11.1 Tissue distribution and biological role of magnesium The human body contains about 760 mg of magnesium at birth, approximately 5g at age 4–5 months, and 25 g when adult (1–3). Of the body’s magnesium, 30–40% is found in muscles and soft tissues, 1% is found in extracellular fluid, and the remainder is in the skeleton, where it accounts for up to 1% of bone ash (4, 5).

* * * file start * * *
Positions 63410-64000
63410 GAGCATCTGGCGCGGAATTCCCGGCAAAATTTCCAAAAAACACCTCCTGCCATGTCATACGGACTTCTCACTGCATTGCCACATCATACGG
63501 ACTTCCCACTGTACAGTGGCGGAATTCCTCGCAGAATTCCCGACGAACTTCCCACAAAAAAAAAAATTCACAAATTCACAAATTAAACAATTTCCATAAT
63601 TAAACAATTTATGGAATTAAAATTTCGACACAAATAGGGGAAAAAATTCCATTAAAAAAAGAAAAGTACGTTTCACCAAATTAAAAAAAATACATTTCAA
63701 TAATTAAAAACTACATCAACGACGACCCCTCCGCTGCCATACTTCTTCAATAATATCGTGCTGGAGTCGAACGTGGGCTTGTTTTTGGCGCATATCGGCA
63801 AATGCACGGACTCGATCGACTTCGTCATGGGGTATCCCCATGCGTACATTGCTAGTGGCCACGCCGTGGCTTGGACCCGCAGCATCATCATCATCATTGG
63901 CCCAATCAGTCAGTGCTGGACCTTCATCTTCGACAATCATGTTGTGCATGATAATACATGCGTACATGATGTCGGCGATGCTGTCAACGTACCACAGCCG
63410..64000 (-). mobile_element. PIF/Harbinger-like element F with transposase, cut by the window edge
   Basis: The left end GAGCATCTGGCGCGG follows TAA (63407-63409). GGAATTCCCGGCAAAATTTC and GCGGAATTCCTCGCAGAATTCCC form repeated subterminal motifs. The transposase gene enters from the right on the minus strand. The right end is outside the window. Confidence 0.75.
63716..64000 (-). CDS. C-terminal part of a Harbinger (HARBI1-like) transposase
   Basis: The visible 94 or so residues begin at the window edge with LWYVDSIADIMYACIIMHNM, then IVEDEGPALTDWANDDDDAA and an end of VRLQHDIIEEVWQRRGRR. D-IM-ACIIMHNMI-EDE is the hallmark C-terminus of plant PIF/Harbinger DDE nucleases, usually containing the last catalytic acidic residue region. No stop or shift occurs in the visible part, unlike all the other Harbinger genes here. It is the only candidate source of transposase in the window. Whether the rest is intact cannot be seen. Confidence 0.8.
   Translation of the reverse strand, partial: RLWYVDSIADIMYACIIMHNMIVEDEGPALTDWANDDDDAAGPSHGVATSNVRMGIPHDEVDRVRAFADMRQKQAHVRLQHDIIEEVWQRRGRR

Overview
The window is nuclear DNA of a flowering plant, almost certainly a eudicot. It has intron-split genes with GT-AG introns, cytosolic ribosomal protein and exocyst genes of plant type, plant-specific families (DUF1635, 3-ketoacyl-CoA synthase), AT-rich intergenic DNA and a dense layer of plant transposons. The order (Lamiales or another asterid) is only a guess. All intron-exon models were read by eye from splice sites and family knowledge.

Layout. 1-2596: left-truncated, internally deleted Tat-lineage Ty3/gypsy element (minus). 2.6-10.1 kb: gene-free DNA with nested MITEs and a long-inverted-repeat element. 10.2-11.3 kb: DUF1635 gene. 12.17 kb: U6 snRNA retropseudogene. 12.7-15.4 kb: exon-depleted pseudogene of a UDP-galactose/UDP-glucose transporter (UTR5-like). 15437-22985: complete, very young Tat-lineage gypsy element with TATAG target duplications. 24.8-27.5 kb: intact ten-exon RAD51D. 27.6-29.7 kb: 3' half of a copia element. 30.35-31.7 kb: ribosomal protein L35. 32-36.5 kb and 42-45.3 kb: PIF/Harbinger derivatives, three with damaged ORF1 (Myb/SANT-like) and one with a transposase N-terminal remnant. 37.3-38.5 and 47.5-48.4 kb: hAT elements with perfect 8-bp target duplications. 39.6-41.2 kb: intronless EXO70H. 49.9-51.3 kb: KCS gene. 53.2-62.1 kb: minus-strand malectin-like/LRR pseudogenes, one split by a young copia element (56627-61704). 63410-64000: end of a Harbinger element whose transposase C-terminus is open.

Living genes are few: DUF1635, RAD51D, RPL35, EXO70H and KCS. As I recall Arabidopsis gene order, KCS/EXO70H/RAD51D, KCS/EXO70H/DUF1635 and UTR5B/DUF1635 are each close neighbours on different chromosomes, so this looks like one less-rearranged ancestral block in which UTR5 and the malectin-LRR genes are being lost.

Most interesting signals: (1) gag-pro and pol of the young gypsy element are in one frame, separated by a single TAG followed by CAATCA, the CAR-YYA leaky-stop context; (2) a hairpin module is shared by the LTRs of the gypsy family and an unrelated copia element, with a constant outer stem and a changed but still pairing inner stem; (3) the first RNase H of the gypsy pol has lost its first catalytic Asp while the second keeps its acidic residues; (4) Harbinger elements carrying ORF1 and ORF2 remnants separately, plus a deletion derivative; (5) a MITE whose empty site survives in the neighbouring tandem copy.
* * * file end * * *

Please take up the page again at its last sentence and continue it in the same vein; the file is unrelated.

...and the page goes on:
11. Magnesium 11.1 Tissue distribution and biological role of magnesium The human body contains about 760 mg of magnesium at birth, approximately 5 g at age 4–5 months, and 25 g when adult (1–3). Of the body’s magnesium, 30–40% is found in muscles and soft tissues, 1% is found in extracellular ﬂuid, and the remainder is in the skeleton, where it accounts for up to 1% of bone ash (4, 5). Soft tissue magnesium functions as a cofactor of many enzymes involved in energy metabolism, protein synthesis, RNA and DNA synthesis, and mainte- nance of the electrical potential of nervous tissues and cell membranes. Of par- ticular importance with respect to the pathological effects of magnesium depletion is the role of this element in regulating potassium ﬂuxes and its involvement in the metabolism of calcium (6–8). Magnesium depletion depresses both cellular and extracellular potassium and exacerbates the effects of low-potassium diets on cellular potassium content. Muscle potassium becomes depleted as magnesium deﬁciency develops, and tissue repletion of potassium is virtually impossible unless magnesium status is restored to normal. In addition, low plasma calcium often develops as magnesium status declines. It is not clear whether this occurs because parathyroid hormone release is inhib- ited or, more probably, because of a reduced sensitivity of bone to parathyroid hormone, thus restricting withdrawal of calcium from the skeletal matrix. Between 50% and 60% of body magnesium is located within bone, where it is thought to form a surface constituent of the hydroxyapatite (calcium phosphate) mineral component. Initially much of this magnesium is readily exchangeable with serum and therefore represents a moderately accessible magnesium store which can be drawn on in times of deﬁciency. However, the proportion of bone magnesium in this exchangeable form declines signiﬁ- cantly with increasing age (9). Signiﬁcant increases in bone mineral density of the femur have been asso- ciated positively with rises in erythrocyte magnesium when the diets of sub- jects with gluten-sensitive enteropathy were fortiﬁed with magnesium (10). Little is known of other roles for magnesium in skeletal tissues. 217 VITAMIN AND MINERAL REQUIREMENTS IN HUMAN NUTRITION 11.2 Populations at risk for, and consequences of, magnesium deficiency Pathological effects of primary nutritional deﬁciency of magnesium occur infrequently in infants (11) but are even less common in adults unless a rela- tively low magnesium intake is accompanied by prolonged diarrhoea or exces- sive urinary magnesium losses (12). Susceptibility to the effects of magnesium deﬁciency rises when demands for magnesium increase markedly with the resumption of tissue growth during rehabilitation from general malnutrition (6, 13). Studies have shown that a decline in urinary magnesium excretion during protein–energy malnutrition (PEM) is accompanied by a reduced intestinal absorption of magnesium. The catch-up growth associated with recovery from PEM is achieved only if magnesium supply is increased sub- stantially (6, 14). Most of the early pathological consequences of depletion are neurologic or neuromuscular defects (12, 15), some of which probably reﬂect the inﬂuence of magnesium on potassium ﬂux within tissues. Thus, a decline in magnesium status produces anorexia, nausea, muscular weakness, lethargy, staggering, and, if deﬁciency is prolonged, weight loss. Progressively increasing with the severity and duration of depletion are manifestations of hyperirritability, hyperexcitability, muscular spasms, and tetany, leading ultimately to convul- sions. An increased susceptibility to audiogenic shock is common in experi- mental animals. Cardiac arrhythmia and pulmonary oedema frequently have fatal consequences (12). It has been suggested that a suboptimal magnesium status may be a factor in the etiology of coronary heart disease and hyper- tension but additional evidence is needed (16). 11.3 Dietary sources, absorption, and excretion of magnesium Dietary deﬁciency of magnesium of a severity sufﬁcient to provoke patho- logical changes is rare. Magnesium is widely distributed in plant and animal foods, and geochemical and other environmental variables rarely have a major inﬂuence on its content in foods. Most green vegetables, legume seeds, beans, and nuts are rich in magnesium, as are some shellﬁsh, spices, and soya ﬂour, all of which usually contain more than 500 mg/kg fresh weight. Although most unreﬁned cereal grains are reasonable sources, many highly-reﬁned ﬂours, tubers, fruits, fungi, and most oils and fats contribute little dietary magnesium (<100 mg/kg fresh weight) (17–19). Corn ﬂour, cassava and sago ﬂour, and polished rice ﬂour have extremely low magnesium contents. Table 11.1 presents representative data for the dietary magnesium intakes of infants and adults. 218 11. MAGNESIUM TABLE 11.1 Typical daily intakes of magnesium by infants (6 kg) and adults (65 kg), in selected countries Group and source of intake Magnesium intake (mg/day)a Reference(s) b Infants Human-milk fed Finland 24 (23–25) 17 India 24 ± 0.9 20 United Kingdom 21 (20–23) 21,22 United States 23 (18–30) 11,23 Formula-fed United Kingdom (soya-based) 38–60 24 United Kingdom (whey-based) 30–52 24 United States 30–52 11,23 Adults: conventional diets China, Changle county 232 ± 62 25 China, Tuoli county 190 ± 59 25 China, females 333 ± 103 25 France, females 280 ± 84 26 France, males 369 ± 106 26 India 300–680 27 United Kingdom, females 237 28 United Kingdom, males 323 28 United States, females 207 29,30 United States, males 329 29,30 a Mean ± SD or mean (range). b 750 ml liquid milk or formula as sole food source. Stable isotope studies with 25Mg and 26Mg indicate that between 50% and 90% of the labelled magnesium from maternal milk and infant formula can be absorbed by infants (11, 23). Studies with adults consuming conventional diets show that the efﬁciency of magnesium absorption can vary greatly depending on magnesium intake (31, 32). One study showed that 25% of magnesium was absorbed when magnesium intake was high compared with 75% when intake was low (33). During a 14-day balance study a net absorp- tion of 52 ± 8% was recorded for 26 adolescent females consuming 176 mg magnesium daily (34). Although this intake is far below the United States rec- ommended dietary allowance (RDA) for this age group (280 mg/day), mag- nesium balance was still positive and averaged 21 mg/day. This study provided one of several sets of data that illustrate the homeostatic capacity of the body to adapt to a wide range of magnesium intakes (35, 36). Magnesium absorp- tion appears to be greatest within the duodenum and ileum and occurs by both passive and active processes (37). High intakes of dietary ﬁbre (40–50 g/day) lower magnesium absorption. This is probably attributable to the magnesium-binding action of phytate 219 VITAMIN AND MINERAL REQUIREMENTS IN HUMAN NUTRITION phosphorus associated with the ﬁbre (38–40). However, consumption of phytate- and cellulose-rich products increases magnesium intake (as they usually contain high concentrations of magnesium) which often compensates for the decrease in absorption. The effects of dietary components such as phytate on magnesium absorption are probably critically important only when magnesium intake is low. There is no consistent evidence that modest increases in the intake of calcium (34–36), iron, or manganese (22) affect mag- nesium balance. In contrast, high intakes of zinc (142 mg/day) decrease mag- nesium absorption and contribute to a shift towards negative balance in adult males (41). The kidney has a very signiﬁcant role in magnesium homeostasis. Active reabsorption of magnesium takes place in the loop of Henle in the proximal convoluted tubule and is inﬂuenced by both the urinary concentration of sodium and probably by acid–base balance (42). The latter relationship may well account for the observation drawn from Chinese studies that dietary changes which result in increased urinary pH and decreased titratable acidity also reduce urinary magnesium output by 35% despite marked increases in magnesium input from vegetable protein diets (25). Several studies have now shown that dietary calcium intakes in excess of 2600 mg/day (37), particularly if associated with high sodium intakes, contribute to a shift towards negative magnesium balance or enhance its urinary output (42, 43). 11.4 Criteria for assessing magnesium requirements and allowances In 1996, Shils and Rude (44) published a constructive review of past proce- dures used to derive estimates of magnesium requirements. They questioned the view of many authors that metabolic balance studies are probably the only practicable, non-invasive techniques for assessing the relationship of magne- sium intake to magnesium status. At the same time, they emphasized the great scarcity of data on variations in urinary magnesium output and on magne- sium levels in serum, erythrocytes, lymphocytes, bone, and soft tissues. Such data are needed to verify current assumptions that pathological responses to a decline in magnesium supply are not likely to occur if magnesium balance remains relatively constant. In view of Shils and Rude’s conclusion that many estimates of dietary requirements for magnesium were “based upon questionable and insufﬁcient data” (44), a closer examination is needed of the value of biochemical criteria for deﬁning the adequacy of magnesium status (13). Possible candidates for further investigation include the effects of changes in magnesium intake on urinary magnesium–creatinine ratios (45), the relationships between serum 220 11. MAGNESIUM magnesium–calcium and magnesium–potassium concentrations (7, 8), and various other functional indicators of magnesium status. The scarcity of studies from which to derive estimates of dietary allowances for magnesium has been emphasized by virtually all the agencies faced with this task. One United Kingdom agency commented particularly on the scarcity of studies with young subjects, and circumvented the problem of dis- cordant data from work with adolescents and adults by restricting the range of studies considered (21). Using experimental data virtually identical to those used for a detailed critique of the basis for United States estimates (44), the Scientiﬁc Committee for Food of the European Communities (46) proposed an acceptable range of intakes for adults of 150–500 mg/day and described a series of quasi-population reference intakes for speciﬁc age groups, which included an increment of 30% to allow for individual variations in growth. Statements of acceptable intakes such as these leave uncertainty as to the extent of overestimation of derived recommended intakes. It is questionable whether more reliable estimates of magnesium require- ments can be made until data from balance studies are supported by the use of biochemical indexes of adequacy that could reveal the development of manifestations of suboptimal status. Such indexes have been examined, for example, by Nichols et al. (14) in their studies of the metabolic signiﬁcance of magnesium depletion during PEM. A loss of muscle and serum magnesium resulted if total body magnesium retention fell below 2 mg/kg/day and was followed by a fall in the myoﬁbrillar nitrogen–collagen ratio of muscle and a fall in muscle potassium content. Repletion of tissue magnesium status pre- ceded a three-fold increase in muscle potassium content. Furthermore, it accelerated, by 7–10 days, the rate of recovery of muscle mass and composi- tion initiated by restitution of nitrogen and energy supplies to infants previ- ously deﬁcient. Neurologic signs such as hyperirritability, apathy, tremors, and occasional ataxia accompanied by low concentrations of potassium and magnesium in skeletal muscle and strongly negative magnesium balances were reported by many other studies of protein calorie deﬁciency in infants (47–49). Particu- larly noteworthy is evidence that all these effects are ameliorated or elimi- nated by increased oral magnesium, as were speciﬁc anomalies in the electrocardiographic T-wave proﬁles of such malnourished subjects (49). Evi- dence that the initial rate of growth at rehabilitation is inﬂuenced by dietary magnesium intake indicates the signiﬁcance of this element for the etiology of the PEM syndromes (31, 50). Regrettably, detailed studies have yet to be carried out to deﬁne the nature of changes resulting from a primary deﬁciency of dietary magnesium. Deﬁn- 221 VITAMIN AND MINERAL REQUIREMENTS IN HUMAN NUTRITION ition of magnesium requirements must therefore continue to be based on the limited information provided by balance techniques, which give little or no indication of responses by the body to inadequacy in magnesium supply that may induce covert pathological changes, and reassurance must be sought from the application of dietary standards for magnesium in communities consum- ing diets differing widely in magnesium content (27). The inadequate deﬁni- tion of lower acceptable limits of magnesium intake raises concern in communities or individuals suffering from malnutrition or a wider variety of nutritional or other diseases which inﬂuence magnesium metabolism adversely (12, 51, 52). 11.5 Recommended intakes for magnesium The infrequency with which magnesium deﬁciency develops in human- milk-fed infants implies that the content and physiological availability of mag- nesium in human milk meets the infants’ requirements. The intake of mater- nal milk from exclusively human-milk-fed infants 1–10 months of age ranges from 700 to 900 ml/day in both industrialized and developing countries (53). If the magnesium content of milk is assumed to be 29 mg/l (11, 54, 55), the intake from milk is 20–26 mg/day, or approximately 0.04 mg/kcal. The magnesium in human milk is absorbed with substantially greater efﬁ- ciency (about 80–90%) than that of formula milks (about 55–75%) or solid foods (about 50%) (56), and such differences must be taken into account when comparing differing dietary sources. For example, a daily intake of 23 mg from maternal milk probably yields 18 mg available magnesium, a quantity similar to that of the 36 mg or more suggested as meeting the requirements of young infants given formula or other foods (see below). An indication of a likely requirement for magnesium at other ages can be derived from studies of magnesium–potassium relationships in muscle (57) and the clinical recovery of young children rehabilitated from malnutri- tion with or without magnesium fortiﬁcation of therapeutic diets. Nichols et al. (14) showed that 12 mg magnesium/day was not sufﬁcient to restore positive magnesium balance, serum magnesium content, or the magnesium and potassium contents of muscle of children undergoing PEM rehabilitation. Muscle potassium was restored to normal by 42 mg magnesium/day but higher intakes of dietary magnesium, up to 160 mg/day, were needed to restore muscle magnesium to normal. Although these studies show clearly that magnesium synergized growth responses resulting from nutritional rehabilitation, they also indicated that rectiﬁcation of earlier deﬁcits of protein and energy was a prerequisite to initiation of this effect of magnesium. 222 11. MAGNESIUM Similar studies by Caddell et al. (49, 50) also illustrate the secondary sig- niﬁcance of magnesium accelerating clinical recovery from PEM. They indi- cate that prolonged consumption of diets low in protein and energy and with a low ratio (< 0.02) of magnesium (in milligrams) to energy (in kilocalories) can induce pathological changes which respond to increases in dietary mag- nesium supply. It is noteworthy that of the balance trials intended to inves- tigate magnesium requirements, none has yet included treatments with mag- nesium–energy ratios of < 0.04 or induced pathological responses. The relationship Mg = (kcal ¥ 0.0099) - 0.0117 (SE ± 0.0029) holds for many conventional diets (58). Some staple foods in common use have very low magnesium contents; cassava, sago, corn ﬂour or cornstarch, and polished rice all have low magnesium–energy ratios (0.003–0.02) (18). Their widespread use merits appraisal of total dietary magnesium content. It has been reported with increasing frequency that a high percentage (e.g. < 70%) (26) of individuals from some communities in Europe have magne- sium intakes substantially lower than estimates of magnesium requirements derived principally from United States and United Kingdom sources (21, 29). Such reports emphasize the need for reappraisal of estimates for reasons pre- viously discussed (44). Recommended magnesium intakes proposed by the present Consultation are presented in Table 11.2 together with indications of the relationships of each rec- ommendation to relevant estimates of the average requirements for dietary protein and energy (19). These recommended intakes must be regarded as pro- visional. Until additional data become available, these estimates reﬂect consid- eration of anxieties that previous recommendations for magnesium are overestimates. The estimates provided by the Consultation make greater allowance for developmental changes in growth rate and in protein and energy requirements. In reconsidering data on which estimates were based cited in pre- vious reports (21, 29, 46), particular attention has been paid to balance data suggesting that the experimental conditions established have provided rea- sonable opportunity for the development of equilibrium during the investi- gation (34, 60–62). The detailed studies of magnesium economy during malnutrition and sub- sequent therapy, with or without magnesium supplementation, provide rea- sonable grounds that the dietary magnesium recommendations derived herein for young children are realistic. Data for other ages are more scarce and are conﬁned to magnesium balance studies. Some studies have paid little attention to the inﬂuence of variations in dietary magnesium content and of the effects of growth rate before and after puberty on the normality of magnesium-dependent functions. 223 VITAMIN AND MINERAL REQUIREMENTS IN HUMAN NUTRITION TABLE 11.2 Recommended nutrient intakes (RNIs) for magnesium, by group Relative intake ratios Assumed body weight RNI (mg/g Groupa (kg)b (mg/day) (mg/kg) proteinc) (mg/kcal/dayd) Infants and children 0–6 months Human-milk-fed 6 26 4.3 2.5 0.05 Formula-fed 6 36 6.0 2.9 0.06 7–12 months 9 54 6.0 3.9 0.06 1–3 years 12 60 5.5 4.0 0.05 4–6 years 19 76 4.0 3.9 0.04 7–9 years 25 100 4.0 3.7 0.05 Adolescents Females, 10–18 years 49 220 4.5 5.2 0.10 Males, 10–18 years 51 230 3.5 5.2 0.09 Adults Females 19–65 years 55 220 4.0 4.8 0.10 65+ years 54 190 3.5 4.1 0.10 Males 19–65 years 65 260 4.0 4.6 0.10 65+ years 64 224 3.5 4.1 0.09 a No increment for pregnancy; 50 mg/day increment for lactation. b Assumed body weights of age groups are derived by interpolation (59). c Intake per gram of recommended protein intake for age of subject (21). d Intake per kilocalorie estimated average requirement (21). It is assumed that during pregnancy, the fetus accumulates 8 mg magnesium and fetal adnexa accumulate 5 mg magnesium. If it is assumed that this mag- nesium is absorbed with 50% efﬁciency, the 26 mg required over a pregnancy of 40 weeks (0.09 mg/day) can probably be accommodated by adaptation. A lactation allowance of 50–55 mg/day for dietary magnesium is made for the secretion of milk containing 25–28 mg magnesium (21, 63). It is appreciated that magnesium demand probably declines in late adult- hood as requirements for growth diminish. However, it is reasonable to expect that the efﬁciency with which magnesium is absorbed declines in elderly sub- jects. It may well be that the recommendations are overgenerous for elderly subjects, but data are not sufﬁcient to support a more extensive reduction than that indicated. An absorption efﬁciency of 50% is assumed for all solid diets; data are not sufﬁcient to allow for the adverse inﬂuence of phytic acid on magnesium absorption from high-ﬁbre diets or from diets with a high content of pulses. Not surprisingly, few of the representative dietary analyses presented in Table 11.1 fail to meet these recommended allowances. The few exceptions, 224 11. MAGNESIUM deliberately selected for inclusion, are the marginal intakes (232 ± 62 mg) of the 168 women of Changle County, People’s Republic of China, and the low intake (190 ± 59 mg) of 147 women surveyed from Tuoli County, People’s Republic of China (25). 11.6 Upper limits Magnesium from dietary sources is relatively innocuous. Contamination of food or water supplies with magnesium salt has been known to cause hyper- magnesaemia, nausea, hypotension, and diarrhoea. Intakes of 380 mg magne- sium as magnesium chloride have produced such signs in women. Upper limits of 65 mg for children aged 1–3 years, 110 mg for children aged 4–10 years, and 350 mg for adolescents and adults are suggested as tolerable limits for the daily intake of magnesium from foods and drinking water (64). 11.7 Comparison with other estimates The recommended intakes for infants aged 0–6 months take account of dif- ferences in the physiological availability of magnesium from maternal milk as compared with infant formulas or solid foods. With the exception of the Cana- dian recommended nutrient intakes (RNIs), which are 20 mg/day for infants aged 0–4 months and 32 mg/day for those aged 5–12 months (63), other coun- tries recommend intakes (as RDAs or RNIs) which substantially exceed the capacity of the lactating mother to supply magnesium for her offspring. Recommendations for other ages are based subjectively on the absence of any evidence that magnesium deﬁciency of nutritional origin has occurred after consumption of a range of diets sometimes supplying considerably less than the United States RDA or the United Kingdom RNI recommendations, which are based on estimates of average magnesium requirements of 3.4– 7 mg/kg body weight. The recommendations submitted herein assume that demands for magnesium, plus a margin of approximately 20% (to allow for methodological variability), are probably met by allowing approximately 3.5–5 mg/kg body weight from pre-adolescence to maturity. This assumption yields estimates virtually identical to those for Canada. Expressed as magne- sium allowance (in milligrams) divided by energy allowance (in kilocalo- ries)—the latter based upon energy recommendations from United Kingdom estimates (21)—all of the recommendations of Table 11.2 exceed the provi- sionally estimated critical minimum magnesium–energy ratio of 0.02. 11.8 Recommendations for future research There is need for closer investigation of the biochemical changes that develop as magnesium status declines. The responses to magnesium intake, which 225 VITAMIN AND MINERAL REQUIREMENTS IN HUMAN NUTRITION inﬂuence the pathological effects resulting from disturbances in potassium utilization caused by low magnesium, should be studied. They may well provide an understanding of the inﬂuence of magnesium status on growth rate and neurologic integrity. Closer investigation of the inﬂuence of magnesium status on the effective- ness of therapeutic measures during rehabilitation from PEM is also needed. 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